After September 1992, recorded maximum temperatures increased substantially at this station, certainly as a result of the instrumentation changes that took place in that month. Noticing this, a correction was applied to the data collected after September 1992 to make it comparable to the data collected previously. The exact nature of this correction is not described in the metadata or temperature logs. This correction ceased to be applied to these maximum temperature data in 1997, and as a result, the EVFS maximum temperature record (LUQ data set 16) showed an abrupt increase in maximum temperature in 1997.

    This partially corrected data set is the one we made accessible to people on our web site and through ClimDB until Feb 2014. At least one paper has reached erroneous conclusions about long term trends based on these data (Huey et al. 2009).

    We are now (since March 26, 2014) treating the January 1975-August 1992 data and the October 1992-present uncorrected data as two different data sets. The differences in instrumentation have introduced differences in the data between these two periods, and treating them as a single data set misrepresents the data. Moreover, the extensive extrapolation of data in the earlier data set makes them suspect, and combining the two data sets pollutes the later record.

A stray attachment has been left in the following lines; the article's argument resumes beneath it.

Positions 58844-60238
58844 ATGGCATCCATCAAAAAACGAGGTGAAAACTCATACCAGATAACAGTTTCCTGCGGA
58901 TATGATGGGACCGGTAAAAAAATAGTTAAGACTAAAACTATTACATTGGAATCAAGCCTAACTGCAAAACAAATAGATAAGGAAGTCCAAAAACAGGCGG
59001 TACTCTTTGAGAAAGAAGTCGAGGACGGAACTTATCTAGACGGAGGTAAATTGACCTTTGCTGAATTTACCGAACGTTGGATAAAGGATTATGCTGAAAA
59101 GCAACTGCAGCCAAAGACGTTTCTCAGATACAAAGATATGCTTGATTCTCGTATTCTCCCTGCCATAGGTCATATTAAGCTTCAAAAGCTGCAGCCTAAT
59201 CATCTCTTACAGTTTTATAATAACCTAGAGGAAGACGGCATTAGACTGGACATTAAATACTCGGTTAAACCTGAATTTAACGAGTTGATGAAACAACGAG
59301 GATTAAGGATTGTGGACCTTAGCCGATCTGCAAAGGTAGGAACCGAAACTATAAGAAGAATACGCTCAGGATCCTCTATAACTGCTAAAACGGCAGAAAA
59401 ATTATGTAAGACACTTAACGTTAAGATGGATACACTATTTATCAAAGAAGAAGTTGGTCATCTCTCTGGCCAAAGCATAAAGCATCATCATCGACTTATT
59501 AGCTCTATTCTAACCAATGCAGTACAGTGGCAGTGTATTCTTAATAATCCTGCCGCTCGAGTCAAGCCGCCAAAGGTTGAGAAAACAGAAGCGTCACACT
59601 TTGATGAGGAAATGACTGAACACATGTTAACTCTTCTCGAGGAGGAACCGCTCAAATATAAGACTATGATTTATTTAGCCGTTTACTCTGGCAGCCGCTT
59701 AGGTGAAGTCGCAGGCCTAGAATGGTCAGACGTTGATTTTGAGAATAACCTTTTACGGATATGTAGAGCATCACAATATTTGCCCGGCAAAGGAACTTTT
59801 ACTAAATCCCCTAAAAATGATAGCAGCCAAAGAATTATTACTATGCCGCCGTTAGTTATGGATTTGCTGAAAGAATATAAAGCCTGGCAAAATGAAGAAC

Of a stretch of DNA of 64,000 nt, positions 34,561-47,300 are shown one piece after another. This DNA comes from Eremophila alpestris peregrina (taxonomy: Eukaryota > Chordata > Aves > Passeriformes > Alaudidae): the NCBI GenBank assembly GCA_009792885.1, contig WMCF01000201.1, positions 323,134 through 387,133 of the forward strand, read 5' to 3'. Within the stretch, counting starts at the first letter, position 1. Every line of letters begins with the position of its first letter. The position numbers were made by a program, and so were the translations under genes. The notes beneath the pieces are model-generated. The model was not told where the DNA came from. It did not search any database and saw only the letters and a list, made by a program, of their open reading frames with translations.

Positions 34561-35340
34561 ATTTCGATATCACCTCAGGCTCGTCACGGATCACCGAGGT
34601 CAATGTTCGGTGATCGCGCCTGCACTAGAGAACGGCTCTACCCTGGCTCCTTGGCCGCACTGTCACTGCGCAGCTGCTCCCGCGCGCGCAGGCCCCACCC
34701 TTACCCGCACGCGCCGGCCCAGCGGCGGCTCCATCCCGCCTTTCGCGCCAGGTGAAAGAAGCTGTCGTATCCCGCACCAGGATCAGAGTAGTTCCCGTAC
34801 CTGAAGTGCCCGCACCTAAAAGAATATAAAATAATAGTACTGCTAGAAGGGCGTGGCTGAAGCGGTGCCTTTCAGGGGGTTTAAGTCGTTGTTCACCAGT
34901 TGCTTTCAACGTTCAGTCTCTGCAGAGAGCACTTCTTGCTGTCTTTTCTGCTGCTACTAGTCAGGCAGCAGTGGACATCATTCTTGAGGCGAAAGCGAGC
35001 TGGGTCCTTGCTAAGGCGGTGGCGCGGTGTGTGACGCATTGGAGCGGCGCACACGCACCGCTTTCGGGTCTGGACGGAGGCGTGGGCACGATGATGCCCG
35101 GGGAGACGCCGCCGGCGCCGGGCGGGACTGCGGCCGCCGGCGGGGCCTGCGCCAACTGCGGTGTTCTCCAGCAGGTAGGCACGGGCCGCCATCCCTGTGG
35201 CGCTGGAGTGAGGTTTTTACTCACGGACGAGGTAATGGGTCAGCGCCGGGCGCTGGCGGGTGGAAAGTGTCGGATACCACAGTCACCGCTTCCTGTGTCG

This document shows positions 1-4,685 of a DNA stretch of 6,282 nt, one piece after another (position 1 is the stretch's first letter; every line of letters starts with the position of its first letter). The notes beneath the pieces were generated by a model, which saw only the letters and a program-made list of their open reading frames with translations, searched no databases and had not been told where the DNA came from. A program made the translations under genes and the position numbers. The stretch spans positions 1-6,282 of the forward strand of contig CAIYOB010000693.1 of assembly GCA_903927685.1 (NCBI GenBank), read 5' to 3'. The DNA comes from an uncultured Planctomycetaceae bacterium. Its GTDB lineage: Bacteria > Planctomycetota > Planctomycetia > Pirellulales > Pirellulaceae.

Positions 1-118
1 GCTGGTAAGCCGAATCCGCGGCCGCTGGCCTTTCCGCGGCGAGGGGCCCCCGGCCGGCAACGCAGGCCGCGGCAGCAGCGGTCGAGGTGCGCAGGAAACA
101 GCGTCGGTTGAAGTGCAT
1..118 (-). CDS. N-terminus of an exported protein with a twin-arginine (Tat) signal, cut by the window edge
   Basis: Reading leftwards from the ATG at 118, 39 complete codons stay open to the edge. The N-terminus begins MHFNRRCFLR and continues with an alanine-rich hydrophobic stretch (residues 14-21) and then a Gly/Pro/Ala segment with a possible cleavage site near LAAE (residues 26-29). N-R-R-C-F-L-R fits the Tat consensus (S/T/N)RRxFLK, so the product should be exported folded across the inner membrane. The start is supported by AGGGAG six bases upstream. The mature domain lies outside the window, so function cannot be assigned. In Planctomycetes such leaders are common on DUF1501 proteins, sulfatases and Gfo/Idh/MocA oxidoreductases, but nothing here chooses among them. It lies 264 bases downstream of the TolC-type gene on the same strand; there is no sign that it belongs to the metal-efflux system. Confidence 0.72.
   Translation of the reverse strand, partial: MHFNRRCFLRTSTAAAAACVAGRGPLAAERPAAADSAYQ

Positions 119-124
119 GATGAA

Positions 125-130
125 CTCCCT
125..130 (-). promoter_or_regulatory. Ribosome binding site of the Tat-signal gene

http://luq.lternet.edu/data/luqmetadata181

  7. I exposed the incompatibility of the temperature data at the time here:

    https://notalotofpeopleknowthat.wordpress.com/2019/01/20/study-claiming-insect-decline-due-to-global-warming-is-based-on-faulty-temperature-data/

    For the record, below is what the Luquillo Field Station say about their temperature data:

    Background of QC procedures. Temperature data has been collected continuously at EVFS since 1975. The early part of that record (from 1975-1992) have been filled by extrapolating from other stations or from previous data from the EVFS station.

    Subsequent manipulations make the EVFS record less valuable for interpreting long term trends. In particular, instrument problems toward the end of this early period led to changes in the thermometer and its housing (and perhaps in its location) in September 1992. We mark this as the end of the first measurement phase and the beginning of the
    second.

    After September 1992, recorded maximum temperatures increased substantially at this station, certainly as a result of the instrumentation changes that took place in that month. Noticing this, a correction was applied to the data collected after September 1992 to make it comparable to the data collected previously. The exact nature of this correction is not described in the metadata or temperature logs. This correction ceased to be applied to these maximum temperature data in 1997, and as a result, the EVFS maximum temperature record (LUQ data set 16) showed an abrupt increase in maximum temperature in 1997.